Parts of the New Work debate give the impression that for decades all we have done is develop a complex, ineffective and rigid work environment in organisations that exist without having the slightest regard for the customer. It is amazing that this has worked quite well in many companies so far.
Don’t get me wrong, I am a supporter of the so-called New Work concept. We should just look closely at what is new about this work environment and what we have already known for a long time, without necessarily putting it into practice successfully.
Take the mantra keep it simple, in other words to reduce the complexity of our working reality. It is nothing new and in no way an invitation to think more simply or to trivialise complex issues (which tends to happen nowadays as we are swept along by the tide). Taylorism was a way to reduce the complexity of industrial production, making it all possible. Initially lean management with Kanban was developed in 1947 – an organisational principle with the aim of reducing the increasing complexity of production processes. Overhead cost value analysis, business process redesign – all procedures for reducing complexity, still relevant today, albeit under a new label.
With the increasing dynamics of our global economy, its complexity is growing and we cannot prevent it. It has actually reached a degree of complexity that can no longer be predicted in the long term, as Prof. Singer no less, one of Germany’s most renowned neuroscientists, convincingly asserted. We will not resolve this dilemma by no longer planning. Our planning has been becoming increasingly short-term for the past 20 years. Strategic cycles have halved in this time.
In this time we have also harked back to an organisational principle which is one of the few universal principles that is capable of enabling a successful existence in our VUCA world. Subsidiarity was developed over 400 years ago as a Calvinistic form of community and provides for decisions to be made at the lowest possible level. According to Wikipedia‚ it is ‘a political, economic and social maxim that strives for self-determination, self-responsibility and the development of the abilities of the individual, the family or the community’.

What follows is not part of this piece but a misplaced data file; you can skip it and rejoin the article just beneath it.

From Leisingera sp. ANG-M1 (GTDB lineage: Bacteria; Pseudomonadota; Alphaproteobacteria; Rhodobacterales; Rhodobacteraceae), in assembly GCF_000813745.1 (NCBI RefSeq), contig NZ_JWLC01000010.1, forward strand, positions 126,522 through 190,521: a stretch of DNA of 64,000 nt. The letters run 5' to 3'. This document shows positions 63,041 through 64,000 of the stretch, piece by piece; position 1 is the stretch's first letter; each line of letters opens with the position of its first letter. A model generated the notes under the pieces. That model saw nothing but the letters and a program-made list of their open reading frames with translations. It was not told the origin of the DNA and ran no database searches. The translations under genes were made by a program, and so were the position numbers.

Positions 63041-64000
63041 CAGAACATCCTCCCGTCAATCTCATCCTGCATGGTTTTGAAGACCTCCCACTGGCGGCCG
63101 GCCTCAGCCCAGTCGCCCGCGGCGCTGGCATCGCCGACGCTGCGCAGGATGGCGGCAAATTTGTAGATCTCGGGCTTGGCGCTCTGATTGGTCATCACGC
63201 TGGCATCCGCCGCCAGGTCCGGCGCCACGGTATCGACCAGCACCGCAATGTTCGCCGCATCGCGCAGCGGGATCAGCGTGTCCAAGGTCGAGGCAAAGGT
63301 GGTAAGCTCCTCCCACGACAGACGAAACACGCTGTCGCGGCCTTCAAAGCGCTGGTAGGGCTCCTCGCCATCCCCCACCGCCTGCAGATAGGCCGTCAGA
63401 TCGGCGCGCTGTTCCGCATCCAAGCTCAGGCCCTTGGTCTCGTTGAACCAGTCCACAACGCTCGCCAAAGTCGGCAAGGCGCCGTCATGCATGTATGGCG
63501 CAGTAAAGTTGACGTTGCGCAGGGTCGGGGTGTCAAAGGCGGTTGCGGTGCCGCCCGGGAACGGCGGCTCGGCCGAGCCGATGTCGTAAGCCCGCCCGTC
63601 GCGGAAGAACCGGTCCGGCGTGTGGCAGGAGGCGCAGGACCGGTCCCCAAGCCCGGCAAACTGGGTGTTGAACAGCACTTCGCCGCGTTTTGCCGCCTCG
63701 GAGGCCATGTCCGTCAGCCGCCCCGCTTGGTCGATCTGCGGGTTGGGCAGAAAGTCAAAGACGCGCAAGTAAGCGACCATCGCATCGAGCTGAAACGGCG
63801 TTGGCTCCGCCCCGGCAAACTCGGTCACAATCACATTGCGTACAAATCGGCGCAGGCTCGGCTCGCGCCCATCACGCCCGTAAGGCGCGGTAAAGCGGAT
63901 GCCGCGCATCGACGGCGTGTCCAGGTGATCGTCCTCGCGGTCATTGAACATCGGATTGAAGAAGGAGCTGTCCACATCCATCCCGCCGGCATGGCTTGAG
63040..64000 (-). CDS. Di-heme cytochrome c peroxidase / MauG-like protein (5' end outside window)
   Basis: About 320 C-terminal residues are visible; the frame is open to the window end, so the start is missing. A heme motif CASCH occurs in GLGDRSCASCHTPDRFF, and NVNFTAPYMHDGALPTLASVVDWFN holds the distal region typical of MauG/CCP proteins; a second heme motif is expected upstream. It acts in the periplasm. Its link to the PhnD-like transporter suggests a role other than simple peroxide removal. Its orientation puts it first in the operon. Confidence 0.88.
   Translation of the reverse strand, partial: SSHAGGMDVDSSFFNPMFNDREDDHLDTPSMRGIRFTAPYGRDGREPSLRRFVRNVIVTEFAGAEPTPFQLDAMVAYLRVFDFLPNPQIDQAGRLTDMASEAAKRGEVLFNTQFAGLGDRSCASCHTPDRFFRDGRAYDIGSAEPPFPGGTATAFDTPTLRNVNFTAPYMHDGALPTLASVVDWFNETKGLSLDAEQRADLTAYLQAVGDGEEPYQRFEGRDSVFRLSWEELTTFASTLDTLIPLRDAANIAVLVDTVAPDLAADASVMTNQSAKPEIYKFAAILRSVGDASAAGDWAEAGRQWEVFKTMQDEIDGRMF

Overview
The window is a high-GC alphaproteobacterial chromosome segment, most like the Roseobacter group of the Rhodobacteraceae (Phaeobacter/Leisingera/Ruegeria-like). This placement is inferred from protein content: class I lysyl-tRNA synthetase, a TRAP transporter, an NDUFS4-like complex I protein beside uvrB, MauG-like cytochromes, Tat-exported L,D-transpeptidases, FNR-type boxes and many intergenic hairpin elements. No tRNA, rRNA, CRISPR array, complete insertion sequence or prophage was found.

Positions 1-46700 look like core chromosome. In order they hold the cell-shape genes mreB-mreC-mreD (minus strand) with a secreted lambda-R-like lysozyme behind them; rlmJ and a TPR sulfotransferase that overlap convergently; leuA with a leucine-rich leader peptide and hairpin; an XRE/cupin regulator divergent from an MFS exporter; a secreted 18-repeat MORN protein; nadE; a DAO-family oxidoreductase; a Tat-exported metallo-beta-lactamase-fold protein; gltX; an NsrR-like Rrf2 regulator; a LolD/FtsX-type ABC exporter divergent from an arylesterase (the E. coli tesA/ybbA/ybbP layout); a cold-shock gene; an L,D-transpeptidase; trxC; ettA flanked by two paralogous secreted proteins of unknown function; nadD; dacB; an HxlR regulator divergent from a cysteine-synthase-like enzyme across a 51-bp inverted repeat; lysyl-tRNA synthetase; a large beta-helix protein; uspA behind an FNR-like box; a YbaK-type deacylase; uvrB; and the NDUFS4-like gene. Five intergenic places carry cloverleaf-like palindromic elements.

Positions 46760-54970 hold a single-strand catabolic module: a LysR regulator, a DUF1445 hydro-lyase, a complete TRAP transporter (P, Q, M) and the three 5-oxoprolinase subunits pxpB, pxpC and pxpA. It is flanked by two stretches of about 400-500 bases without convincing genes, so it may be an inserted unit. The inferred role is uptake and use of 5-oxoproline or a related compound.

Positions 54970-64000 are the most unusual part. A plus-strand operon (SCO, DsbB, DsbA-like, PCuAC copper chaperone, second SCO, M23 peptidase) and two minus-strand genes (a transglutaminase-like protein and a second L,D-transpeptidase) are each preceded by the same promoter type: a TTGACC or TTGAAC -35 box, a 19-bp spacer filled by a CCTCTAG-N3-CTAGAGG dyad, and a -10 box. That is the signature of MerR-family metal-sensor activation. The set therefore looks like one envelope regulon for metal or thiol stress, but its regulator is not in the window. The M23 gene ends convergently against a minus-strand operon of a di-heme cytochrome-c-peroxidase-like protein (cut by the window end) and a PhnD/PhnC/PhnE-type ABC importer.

Here it gets exciting: in addition to the family and the community (representative of any other type of organisation), the development of the abilities of individuals is addressed. That certainly sounds a lot like New Work, dear evangelists of the New Work concept. Admittedly, most companies urgently need to act on this point. Even when decentralised, the smallest organisational unit – the human – usually still does not get the freedom required to reach their full potential and thus for their own personal development and that of the organisation. Of course, this freedom goes hand in hand with an open culture and an agile management philosophy. Cause and effect cannot be separated from each other. We have to define the rules and provide the means to ensure this freedom and then rely on the self-regulatory power of the whole system. Provide the tools and get out of the way. But that’s nothing new.
Having the freedom does not necessarily mean using it. This is the responsibility of the individual. Ideally in the form of self-determined individuals who show initiative and keep themselves and the whole system capable of learning. This concept of man is the foundation of the subsidiarity principle – not new, but more up-to-date than ever.